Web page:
But the money is not the real thing here. And the people who heard this parable would have figured that out, because they would have realized that I did not deserve condemnation. They would have understood that the word talents means far more than money. Talents here are a symbol, a symbol for something great, something important and valuable. Of course, people always think money is the most valuable thing, because without it, you can’t live. But this is Matthew’s Gospel, and he has a particular way of telling Jesus’ story. It is always important to note where a story is placed in the gospel. And in this case, Matthew put this story toward the end of Jesus’ life—a few days before he celebrates the Last Supper with his disciples. And in these last few days Matthew shows us a Jesus very busy teaching that the Kingdom of God is near. It’s moving closer, Jesus said, and so Matthew shows Jesus teaching what God is like and what God’s Kingdom looks like---like a place where one wandering lost sheep is found, a place where the meek inherit the earth and the mournful receive comfort, a place where the last are first and the blind see and the deaf hear.
I had heard these stories, and I also knew that Jesus’ demands could be hard--- like leaving your family to follow him, or letting the dead bury the dead. Jesus once told a rich young ruler to give away everything he had, because his wealth had become a stumbling block. Matthew shows Jesus calling the scribes, priests and Pharisees vipers and fools, and throwing the moneychangers out of the Temple courtyard, although they were only doing what they were supposed to do. Money had to be changed, since only Jewish money could be used inside the Temple.
So yes, I knew the stories and I also knew the comfort of his words, and yet as wonderful as they were, as consoling and as hopeful as they seemed, they also terrified me. “You ask too much,” I thought. This tender hearted and compassionate God who loved the least among us was also the one who demanded everything from us. And so I took what Jesus had given me---this great treasure, this one talent, this truth of new and abundant life, and I buried it, deep within my heart, deep within my memory, where it felt safe and consoling. Now and then I would take that treasure out, and sometimes I would manage to do something---like give money to someone even poorer than I. So you see, though I heard Jesus’ teaching, though I understood the demands, I did not follow him. I was his admirer, not his disciple. I remained a Jew, faithful to the Law. And because there was so much tension between Jews, who remained Jews (like me) and Jews who became Christians like the two and five talent men and because Matthew’s gospel is on the side of Christian Jews and because I remained a Jew, I am called lazy and wicked, cast out into the darkness, where, the text says, there will be weeping and gnashing of teeth.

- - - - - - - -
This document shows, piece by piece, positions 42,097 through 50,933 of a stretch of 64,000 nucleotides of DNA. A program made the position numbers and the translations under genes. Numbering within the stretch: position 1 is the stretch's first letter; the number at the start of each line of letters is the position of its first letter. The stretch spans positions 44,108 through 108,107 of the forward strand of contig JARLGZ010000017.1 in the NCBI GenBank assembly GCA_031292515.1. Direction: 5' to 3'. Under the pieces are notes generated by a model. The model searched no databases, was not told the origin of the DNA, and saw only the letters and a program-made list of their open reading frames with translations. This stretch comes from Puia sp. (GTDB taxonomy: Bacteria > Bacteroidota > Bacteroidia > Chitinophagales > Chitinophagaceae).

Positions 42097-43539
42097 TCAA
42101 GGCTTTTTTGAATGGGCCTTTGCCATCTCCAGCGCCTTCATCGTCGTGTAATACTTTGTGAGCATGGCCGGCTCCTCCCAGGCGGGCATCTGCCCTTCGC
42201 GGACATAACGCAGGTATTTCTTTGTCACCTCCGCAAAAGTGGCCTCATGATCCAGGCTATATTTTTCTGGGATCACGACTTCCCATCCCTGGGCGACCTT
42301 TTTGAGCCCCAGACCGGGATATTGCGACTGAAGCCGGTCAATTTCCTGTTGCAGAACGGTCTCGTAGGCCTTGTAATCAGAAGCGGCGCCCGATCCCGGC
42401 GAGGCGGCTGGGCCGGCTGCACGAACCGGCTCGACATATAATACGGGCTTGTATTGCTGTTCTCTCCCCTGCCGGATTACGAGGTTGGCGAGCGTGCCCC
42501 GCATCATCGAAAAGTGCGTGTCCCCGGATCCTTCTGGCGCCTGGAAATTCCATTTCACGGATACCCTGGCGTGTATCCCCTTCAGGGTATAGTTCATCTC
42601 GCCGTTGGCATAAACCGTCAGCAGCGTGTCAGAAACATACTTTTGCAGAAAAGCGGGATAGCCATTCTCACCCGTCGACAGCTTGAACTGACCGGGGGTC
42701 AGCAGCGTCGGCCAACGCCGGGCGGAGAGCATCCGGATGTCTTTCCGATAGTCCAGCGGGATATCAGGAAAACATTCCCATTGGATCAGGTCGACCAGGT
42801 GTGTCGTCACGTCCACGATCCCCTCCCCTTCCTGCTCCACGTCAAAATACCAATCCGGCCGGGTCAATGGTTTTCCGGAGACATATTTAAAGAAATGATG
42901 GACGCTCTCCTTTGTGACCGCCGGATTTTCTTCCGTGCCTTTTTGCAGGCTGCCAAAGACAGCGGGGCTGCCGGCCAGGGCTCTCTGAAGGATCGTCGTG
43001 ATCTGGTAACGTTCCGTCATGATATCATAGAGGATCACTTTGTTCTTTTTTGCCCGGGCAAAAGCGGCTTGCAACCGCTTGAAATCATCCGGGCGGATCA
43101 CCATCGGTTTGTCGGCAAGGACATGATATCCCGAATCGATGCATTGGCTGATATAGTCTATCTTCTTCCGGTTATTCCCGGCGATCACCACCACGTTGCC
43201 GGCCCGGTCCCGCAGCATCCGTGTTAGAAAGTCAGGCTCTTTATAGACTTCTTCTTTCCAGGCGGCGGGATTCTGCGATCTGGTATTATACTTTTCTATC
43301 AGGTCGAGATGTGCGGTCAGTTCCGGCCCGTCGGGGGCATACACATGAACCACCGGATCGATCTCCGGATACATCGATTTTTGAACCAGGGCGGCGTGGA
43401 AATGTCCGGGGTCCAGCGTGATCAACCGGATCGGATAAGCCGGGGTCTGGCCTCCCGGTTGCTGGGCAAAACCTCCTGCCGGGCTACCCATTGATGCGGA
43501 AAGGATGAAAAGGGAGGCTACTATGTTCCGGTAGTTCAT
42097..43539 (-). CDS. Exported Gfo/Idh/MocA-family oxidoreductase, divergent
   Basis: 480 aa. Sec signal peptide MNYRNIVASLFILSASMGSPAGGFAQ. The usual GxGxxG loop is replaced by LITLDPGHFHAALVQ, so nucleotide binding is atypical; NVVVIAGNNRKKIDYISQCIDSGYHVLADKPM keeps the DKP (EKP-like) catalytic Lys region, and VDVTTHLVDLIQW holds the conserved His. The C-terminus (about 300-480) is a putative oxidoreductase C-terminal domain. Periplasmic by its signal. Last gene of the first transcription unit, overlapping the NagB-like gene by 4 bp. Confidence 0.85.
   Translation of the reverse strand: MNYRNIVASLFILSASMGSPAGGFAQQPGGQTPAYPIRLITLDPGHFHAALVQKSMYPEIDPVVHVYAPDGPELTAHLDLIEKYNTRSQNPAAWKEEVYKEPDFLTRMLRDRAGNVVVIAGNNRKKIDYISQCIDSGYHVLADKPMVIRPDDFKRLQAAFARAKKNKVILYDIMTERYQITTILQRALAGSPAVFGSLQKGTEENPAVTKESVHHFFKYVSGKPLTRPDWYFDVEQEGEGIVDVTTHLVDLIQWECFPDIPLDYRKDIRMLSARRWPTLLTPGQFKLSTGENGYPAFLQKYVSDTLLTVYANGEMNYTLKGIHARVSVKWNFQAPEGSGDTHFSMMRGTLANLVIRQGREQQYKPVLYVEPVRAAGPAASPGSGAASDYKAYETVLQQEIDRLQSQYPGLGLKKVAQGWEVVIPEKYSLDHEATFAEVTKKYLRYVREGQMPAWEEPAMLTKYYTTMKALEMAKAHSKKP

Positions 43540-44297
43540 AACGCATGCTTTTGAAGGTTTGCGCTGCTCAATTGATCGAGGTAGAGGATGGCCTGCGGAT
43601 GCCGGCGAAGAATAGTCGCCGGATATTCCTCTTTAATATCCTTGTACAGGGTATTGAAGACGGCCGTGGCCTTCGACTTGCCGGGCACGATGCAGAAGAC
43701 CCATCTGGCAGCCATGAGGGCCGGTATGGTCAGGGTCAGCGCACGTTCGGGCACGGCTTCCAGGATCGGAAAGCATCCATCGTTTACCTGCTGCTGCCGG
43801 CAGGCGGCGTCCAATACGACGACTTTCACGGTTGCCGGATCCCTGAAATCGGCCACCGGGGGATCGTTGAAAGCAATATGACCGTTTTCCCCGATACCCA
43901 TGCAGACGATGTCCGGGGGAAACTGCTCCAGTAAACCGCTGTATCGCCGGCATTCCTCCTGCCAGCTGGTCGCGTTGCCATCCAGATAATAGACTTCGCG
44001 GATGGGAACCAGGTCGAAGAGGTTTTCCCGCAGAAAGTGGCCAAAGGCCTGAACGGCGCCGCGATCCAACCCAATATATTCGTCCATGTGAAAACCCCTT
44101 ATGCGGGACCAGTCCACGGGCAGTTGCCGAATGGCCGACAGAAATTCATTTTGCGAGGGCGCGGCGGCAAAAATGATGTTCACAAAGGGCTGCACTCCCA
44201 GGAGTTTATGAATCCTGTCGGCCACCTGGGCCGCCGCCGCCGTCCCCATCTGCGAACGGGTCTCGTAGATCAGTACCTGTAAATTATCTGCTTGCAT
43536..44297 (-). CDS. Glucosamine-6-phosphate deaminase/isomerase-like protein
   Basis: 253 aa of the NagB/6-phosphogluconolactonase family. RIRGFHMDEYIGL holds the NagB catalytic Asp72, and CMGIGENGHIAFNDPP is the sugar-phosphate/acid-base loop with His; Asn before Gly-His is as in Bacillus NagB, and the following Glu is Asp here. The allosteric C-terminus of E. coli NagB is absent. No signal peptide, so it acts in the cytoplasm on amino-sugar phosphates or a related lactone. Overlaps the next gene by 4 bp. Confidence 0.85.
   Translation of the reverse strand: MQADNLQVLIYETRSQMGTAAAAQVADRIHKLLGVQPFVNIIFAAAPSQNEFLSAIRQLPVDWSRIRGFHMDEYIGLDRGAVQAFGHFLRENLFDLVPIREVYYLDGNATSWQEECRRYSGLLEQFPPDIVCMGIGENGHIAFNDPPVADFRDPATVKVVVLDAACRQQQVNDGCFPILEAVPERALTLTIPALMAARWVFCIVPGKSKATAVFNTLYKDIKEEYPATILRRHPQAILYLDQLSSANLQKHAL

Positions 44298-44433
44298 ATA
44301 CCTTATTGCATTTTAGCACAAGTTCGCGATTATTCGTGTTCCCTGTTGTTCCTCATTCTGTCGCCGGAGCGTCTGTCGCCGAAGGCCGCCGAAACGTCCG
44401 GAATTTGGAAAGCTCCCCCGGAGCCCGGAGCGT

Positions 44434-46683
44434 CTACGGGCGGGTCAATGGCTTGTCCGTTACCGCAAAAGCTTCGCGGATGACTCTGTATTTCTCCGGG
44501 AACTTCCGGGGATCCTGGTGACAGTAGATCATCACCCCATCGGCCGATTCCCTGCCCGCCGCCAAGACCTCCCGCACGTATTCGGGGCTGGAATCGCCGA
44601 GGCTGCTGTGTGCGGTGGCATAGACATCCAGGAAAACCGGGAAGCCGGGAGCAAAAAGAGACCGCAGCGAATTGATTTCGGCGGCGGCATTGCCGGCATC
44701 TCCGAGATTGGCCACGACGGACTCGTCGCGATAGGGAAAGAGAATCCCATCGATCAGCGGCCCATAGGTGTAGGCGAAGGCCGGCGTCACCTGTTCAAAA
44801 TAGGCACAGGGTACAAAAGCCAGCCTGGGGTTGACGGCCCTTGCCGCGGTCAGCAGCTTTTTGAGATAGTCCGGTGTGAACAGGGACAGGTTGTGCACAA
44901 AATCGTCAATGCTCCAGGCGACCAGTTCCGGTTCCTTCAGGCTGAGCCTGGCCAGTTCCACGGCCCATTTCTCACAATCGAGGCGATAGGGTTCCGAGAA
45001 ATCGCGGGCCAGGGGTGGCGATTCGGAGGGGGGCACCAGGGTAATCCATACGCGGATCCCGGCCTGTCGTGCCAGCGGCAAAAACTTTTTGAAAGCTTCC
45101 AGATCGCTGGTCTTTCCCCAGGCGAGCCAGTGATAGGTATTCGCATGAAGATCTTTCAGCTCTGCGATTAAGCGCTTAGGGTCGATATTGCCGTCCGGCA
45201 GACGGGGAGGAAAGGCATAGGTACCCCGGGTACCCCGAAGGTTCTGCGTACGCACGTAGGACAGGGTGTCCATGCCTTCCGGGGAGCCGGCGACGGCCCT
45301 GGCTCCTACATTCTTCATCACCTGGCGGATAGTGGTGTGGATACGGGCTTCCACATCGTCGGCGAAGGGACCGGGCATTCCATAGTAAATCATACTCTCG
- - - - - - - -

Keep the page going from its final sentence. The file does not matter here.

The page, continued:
Well, those are Matthew’s words, written in his time and place. An option was put before me, and I thought it safer to remain a Jew. Was I really so wrong, so far off the mark? Oh, the story is told to make me look bad, as if I lacked the courage, imagination and faith to follow the one true Lord, but in the end I thought the Jewish Law more reasonable than the law of higher righteousness, which Jesus had laid down. You see, those who followed Jesus paid a price, a high price. Some lost their families, their friends and in time even their lives. Some were willing to pay that price, but I was not. And maybe that is what the question of this text finally comes down to. What price are you willing to pay to follow Jesus? What does following Jesus really cost you? Are you his admirer or are you his disciple?
About Our Pastor:
I am very happy to be here at the First Church of Christ, Congregational in Unionville, CT. I arrived here in July, 2017, and have been warmly received. This is a wonderful church community. I have been an ordained minister for over three decades now, and I consider it a great privilege and challenge to be called to serve. Before coming to Unionville I served churches on Long Island, Middletown, CT and then ten years in New Haven, Center Church on the Green. My home is in Middletown, where I live with my husband, Donald Oliver, who is a professor of molecular biology at Wesleyan University. We have four grown children, two boys and two girls and three granddaughters, the youngest born on October 3, 2017!